When she was in high school in Creston, Iowa, Julee Cruise was a popular girl with a host of deep-rooted suburban fears—boys, cars, getting sucked down the bathtub drain—and a secret pastime that even those closest to her never knew about: making prank phone calls. “I’d call people if I was angry at someone and wanted to scare them. Or I’d call and not say anything at all,” she reflected in a 1990 interview. “There’s something kinda voyeuristic about doing something like that.”

Eventually, Cruise made contact with the world. First in Blue Velvet and most prominently throughout Twin Peaks, she sang the eerie, beautiful songs that reached from the screen and pulled you inside David Lynch’s mind, giving voice to the complex web of emotions that kept his characters suspended in time. Her debut record, 1989’s Floating Into the Night, is the latest from the Lynch universe to receive a welcome vinyl reissue from Brooklyn label Sacred Bones. And while the lyrics were written by Lynch with music composed by his right-hand-man Angelo Badalamenti, and most of the songs will forever be associated with his work, Cruise’s album stands proudly on its own.

Over the past three decades, Floating Into the Night has remained one of the benchmarks that all dream-pop artists are measured against. It set the standard for several reasons. One, of course, is that its songs were paired with some of the most unforgettable, vividly rendered dream sequences ever caught on camera: from the foggy, rainy vistas of Twin Peaks to its dusky barrooms, sepia-toned living rooms, and demonic purgatories. If you have any relationship to the images these songs accompanied, then just hearing the opening baritone-guitar pulses of “Falling” or the wheezing gramophone band of “Floating” can elicit an intense rush of emotions.

Even stripped of this context, Floating Into the Night captured something important about dreams that plenty of other artists in the genre have ignored. Like most dream-pop records, it has the ability to wash over you, misty and serene, with a late-’80s synth gloss that made one of Cruise’s friends dismiss it as “white wine Muzak.” But Cruise and her collaborators also had the ability to shake you awake, to twist an image that should be pretty into something broken and grotesque. There are obvious examples: the nightmarish orchestral stabs that interrupt the whispered revery of “Into the Night,” the hellish fade-in crescendo of “I Remember,” or the disorienting drone and piano solo in “I Float Alone.” Lynch and Badalamenti shared a penchant for long, simmering builds and sudden cuts, dives into sentimentality harshened by pure horror. Their music together accomplishes a similar effect, never allowing you to feel fully at ease.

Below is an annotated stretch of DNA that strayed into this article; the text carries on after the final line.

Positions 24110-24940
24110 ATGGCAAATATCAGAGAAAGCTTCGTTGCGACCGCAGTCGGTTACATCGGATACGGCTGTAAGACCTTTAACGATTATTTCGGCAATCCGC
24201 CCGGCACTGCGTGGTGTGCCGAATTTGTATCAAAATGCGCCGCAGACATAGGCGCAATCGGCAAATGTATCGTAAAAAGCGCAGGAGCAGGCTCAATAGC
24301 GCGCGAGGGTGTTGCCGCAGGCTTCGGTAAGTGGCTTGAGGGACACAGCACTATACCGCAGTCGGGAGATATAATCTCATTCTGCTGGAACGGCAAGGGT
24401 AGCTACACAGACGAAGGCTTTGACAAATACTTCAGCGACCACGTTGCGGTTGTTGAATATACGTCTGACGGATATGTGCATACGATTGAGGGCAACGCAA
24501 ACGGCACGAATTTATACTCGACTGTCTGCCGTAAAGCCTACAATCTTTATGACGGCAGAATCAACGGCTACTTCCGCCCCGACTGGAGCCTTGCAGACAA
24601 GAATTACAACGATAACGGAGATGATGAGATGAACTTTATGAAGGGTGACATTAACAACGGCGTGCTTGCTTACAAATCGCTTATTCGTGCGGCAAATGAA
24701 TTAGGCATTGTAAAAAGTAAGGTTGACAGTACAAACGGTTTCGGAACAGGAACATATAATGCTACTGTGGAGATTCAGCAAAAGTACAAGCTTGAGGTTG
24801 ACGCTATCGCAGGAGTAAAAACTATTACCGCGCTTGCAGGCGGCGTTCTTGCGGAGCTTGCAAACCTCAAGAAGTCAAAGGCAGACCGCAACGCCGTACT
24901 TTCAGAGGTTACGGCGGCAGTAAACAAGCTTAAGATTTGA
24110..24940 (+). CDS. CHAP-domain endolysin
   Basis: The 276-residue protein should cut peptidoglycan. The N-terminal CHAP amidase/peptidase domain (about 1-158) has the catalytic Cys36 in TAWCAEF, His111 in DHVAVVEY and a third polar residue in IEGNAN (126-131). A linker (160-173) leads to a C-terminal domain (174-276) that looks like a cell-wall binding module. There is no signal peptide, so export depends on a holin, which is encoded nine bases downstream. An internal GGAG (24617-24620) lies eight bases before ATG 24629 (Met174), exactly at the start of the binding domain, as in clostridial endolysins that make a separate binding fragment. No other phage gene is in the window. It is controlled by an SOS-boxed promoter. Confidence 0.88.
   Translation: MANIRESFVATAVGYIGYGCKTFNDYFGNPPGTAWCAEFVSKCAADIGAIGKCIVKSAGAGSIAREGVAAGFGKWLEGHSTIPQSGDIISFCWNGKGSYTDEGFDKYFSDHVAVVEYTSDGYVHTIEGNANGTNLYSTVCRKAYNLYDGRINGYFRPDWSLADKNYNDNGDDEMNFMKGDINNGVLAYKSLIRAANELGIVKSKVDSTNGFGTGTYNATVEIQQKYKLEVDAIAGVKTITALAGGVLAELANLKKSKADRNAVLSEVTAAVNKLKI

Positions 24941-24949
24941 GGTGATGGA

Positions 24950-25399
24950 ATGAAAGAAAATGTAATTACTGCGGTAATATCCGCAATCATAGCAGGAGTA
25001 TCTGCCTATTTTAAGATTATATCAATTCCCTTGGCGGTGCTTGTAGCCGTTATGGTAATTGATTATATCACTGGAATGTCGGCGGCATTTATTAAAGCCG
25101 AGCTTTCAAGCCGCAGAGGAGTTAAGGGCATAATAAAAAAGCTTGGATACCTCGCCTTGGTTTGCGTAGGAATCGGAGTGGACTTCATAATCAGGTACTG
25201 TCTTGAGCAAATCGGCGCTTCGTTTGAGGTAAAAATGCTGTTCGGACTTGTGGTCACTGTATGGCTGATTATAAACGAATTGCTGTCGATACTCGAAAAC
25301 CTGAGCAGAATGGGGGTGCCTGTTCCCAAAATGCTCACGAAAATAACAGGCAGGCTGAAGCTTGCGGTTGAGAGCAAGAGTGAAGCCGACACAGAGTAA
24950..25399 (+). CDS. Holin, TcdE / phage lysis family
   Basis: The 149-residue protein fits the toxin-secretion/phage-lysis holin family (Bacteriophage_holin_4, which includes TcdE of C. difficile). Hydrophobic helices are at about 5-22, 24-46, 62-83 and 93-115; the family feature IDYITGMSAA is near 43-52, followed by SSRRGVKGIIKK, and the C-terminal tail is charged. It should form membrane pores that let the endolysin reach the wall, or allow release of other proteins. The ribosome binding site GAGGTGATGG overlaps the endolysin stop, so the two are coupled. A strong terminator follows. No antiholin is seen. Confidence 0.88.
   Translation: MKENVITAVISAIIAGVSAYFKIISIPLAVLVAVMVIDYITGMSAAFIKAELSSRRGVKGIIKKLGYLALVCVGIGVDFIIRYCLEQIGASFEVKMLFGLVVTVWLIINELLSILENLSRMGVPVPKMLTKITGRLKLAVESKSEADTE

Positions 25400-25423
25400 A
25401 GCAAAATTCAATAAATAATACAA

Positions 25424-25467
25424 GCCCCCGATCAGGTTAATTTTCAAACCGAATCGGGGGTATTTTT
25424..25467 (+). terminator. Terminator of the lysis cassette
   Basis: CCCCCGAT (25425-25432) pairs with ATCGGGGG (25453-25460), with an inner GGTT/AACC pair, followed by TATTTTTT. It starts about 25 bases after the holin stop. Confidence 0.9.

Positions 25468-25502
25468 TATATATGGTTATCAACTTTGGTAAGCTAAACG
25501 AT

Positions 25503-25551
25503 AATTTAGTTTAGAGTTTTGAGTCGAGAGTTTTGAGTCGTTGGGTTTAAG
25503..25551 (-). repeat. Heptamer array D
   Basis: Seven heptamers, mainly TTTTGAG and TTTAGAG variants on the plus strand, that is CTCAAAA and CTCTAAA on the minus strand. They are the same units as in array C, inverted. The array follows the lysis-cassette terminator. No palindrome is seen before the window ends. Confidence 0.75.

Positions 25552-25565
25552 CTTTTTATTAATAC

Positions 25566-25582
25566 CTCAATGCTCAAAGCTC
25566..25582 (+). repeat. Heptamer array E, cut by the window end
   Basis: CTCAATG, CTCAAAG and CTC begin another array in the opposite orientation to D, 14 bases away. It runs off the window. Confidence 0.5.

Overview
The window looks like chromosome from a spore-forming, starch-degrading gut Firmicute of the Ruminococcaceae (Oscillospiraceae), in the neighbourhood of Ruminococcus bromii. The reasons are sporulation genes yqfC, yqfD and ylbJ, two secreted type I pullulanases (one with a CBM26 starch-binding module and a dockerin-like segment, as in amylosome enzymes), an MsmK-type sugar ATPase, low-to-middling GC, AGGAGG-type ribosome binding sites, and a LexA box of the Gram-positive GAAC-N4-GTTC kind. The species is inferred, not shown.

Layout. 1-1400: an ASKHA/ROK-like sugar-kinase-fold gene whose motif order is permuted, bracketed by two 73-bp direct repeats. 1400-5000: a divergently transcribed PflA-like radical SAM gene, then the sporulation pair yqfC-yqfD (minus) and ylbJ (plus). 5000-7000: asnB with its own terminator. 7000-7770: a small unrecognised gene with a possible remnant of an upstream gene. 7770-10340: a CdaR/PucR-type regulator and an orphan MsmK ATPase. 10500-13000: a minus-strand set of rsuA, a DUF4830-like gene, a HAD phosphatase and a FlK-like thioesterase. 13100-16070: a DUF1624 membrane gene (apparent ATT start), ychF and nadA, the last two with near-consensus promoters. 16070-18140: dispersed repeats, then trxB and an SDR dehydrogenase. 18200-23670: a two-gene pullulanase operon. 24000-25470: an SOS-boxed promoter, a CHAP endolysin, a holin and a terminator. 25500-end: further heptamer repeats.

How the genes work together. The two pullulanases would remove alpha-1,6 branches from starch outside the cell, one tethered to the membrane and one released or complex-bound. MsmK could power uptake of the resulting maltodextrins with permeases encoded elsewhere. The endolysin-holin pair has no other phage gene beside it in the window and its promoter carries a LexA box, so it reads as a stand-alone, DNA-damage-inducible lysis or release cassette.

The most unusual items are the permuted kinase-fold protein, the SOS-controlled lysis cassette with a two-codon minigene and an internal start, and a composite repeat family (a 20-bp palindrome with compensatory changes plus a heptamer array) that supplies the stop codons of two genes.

Cruise was a natural collaborator, able to skate along gracefully without stumbling around these turns. It’s hard to think of another singer who could find so much space and resonance in words like “dark” or “alone,” and by subduing her musical-theater belt into a curling wisp of smoke, her mezzo-soprano takes on a haunted, slow-motion quality: If you close your eyes, you can almost see each word forming as she sings them before dissolving into blackness.

The initial inspiration for “Mysteries of Love,” Cruise’s first collaboration with Lynch and Badalamenti, was This Mortal Coil’s “Song to the Siren,” and you can hear what they admired in the recording: its sparse alien landscape, and the sense of longing in Elizabeth Fraser’s crystal-clear voice cutting through the mix. But they quickly evolved into their own sound, evoking a less heavenly tableau with more smoke in the air. Within this setting, Cruise favored a hushed delivery in layers and layers of multi-tracked harmony and unison vocals, like Christmas carols by ghostly choirs on deserted streets. (“This will be a very expensive tour because Julee will have to hire nine backup singers,” Lynch jokes in a priceless clip from the recording sessions.)

Both Cruise and Lynch spoke of America in the 1950s as an enduring influence, and the songwriting spans aspirational jazz standards like “The World Spins”—a recording that, no matter how you listen, seem to play on a format that must be handled gently so as not to shatter—to early rock’n’roll throwbacks like “Rockin’ Back Inside My Heart.” In the latter, Cruise remembered Lynch instructing the sax player to conjure “big chunks of plastic” from his instrument, suggesting the visceral, physical thrill they still found in music from this era.

Even with these specific reference points, there is no true precedent for Floating Into the Night, and its greatest asset remains its timelessness. Describing her inspiration, Cruise pinpointed the feeling of paranoia that accompanies any surge of joy or new love. “There’s always that voice that says, ‘It’s going to go away,’” she explained. “That voice can be very disturbing and destructive, and that voice is talking all through the album.” If Lynch’s work remains a confounding acquired taste for some, then Floating Into the Night is a record that anyone can at least understand. It is the sound of a burgeoning crush accompanied by the quickening realization of their power to hurt you; it is your hometown at night, with a familiar stillness so quiet it can keep you awake; it is the voice on the other line, distant and mysterious, but close enough so you can hear every breath.

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Julee Cruise: Floating Into The Night